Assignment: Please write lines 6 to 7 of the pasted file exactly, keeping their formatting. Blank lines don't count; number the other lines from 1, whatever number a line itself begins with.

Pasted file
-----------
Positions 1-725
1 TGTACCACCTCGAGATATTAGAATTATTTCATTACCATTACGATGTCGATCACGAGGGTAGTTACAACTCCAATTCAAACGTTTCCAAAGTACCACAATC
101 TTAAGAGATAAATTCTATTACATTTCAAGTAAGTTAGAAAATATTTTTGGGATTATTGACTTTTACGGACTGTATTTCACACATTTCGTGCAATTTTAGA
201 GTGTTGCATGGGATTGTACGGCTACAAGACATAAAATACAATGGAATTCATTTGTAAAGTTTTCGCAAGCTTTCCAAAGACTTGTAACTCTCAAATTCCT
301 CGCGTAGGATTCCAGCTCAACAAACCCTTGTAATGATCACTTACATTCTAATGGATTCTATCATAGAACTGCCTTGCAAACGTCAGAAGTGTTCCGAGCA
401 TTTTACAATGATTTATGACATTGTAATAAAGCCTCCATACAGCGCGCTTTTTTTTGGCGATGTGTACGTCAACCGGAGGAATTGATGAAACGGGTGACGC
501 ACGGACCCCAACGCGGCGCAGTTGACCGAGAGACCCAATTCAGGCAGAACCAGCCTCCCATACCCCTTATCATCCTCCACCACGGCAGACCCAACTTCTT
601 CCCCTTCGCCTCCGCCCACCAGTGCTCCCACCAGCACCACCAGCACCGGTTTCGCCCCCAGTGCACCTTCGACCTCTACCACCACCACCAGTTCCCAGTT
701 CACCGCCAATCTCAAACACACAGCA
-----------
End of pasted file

401 TTTTACAATGATTTATGACATTGTAATAAAGCCTCCATACAGCGCGCTTTTTTTTGGCGATGTGTACGTCAACCGGAGGAATTGATGAAACGGGTGACGC
501 ACGGACCCCAACGCGGCGCAGTTGACCGAGAGACCCAATTCAGGCAGAACCAGCCTCCCATACCCCTTATCATCCTCCACCACGGCAGACCCAACTTCTT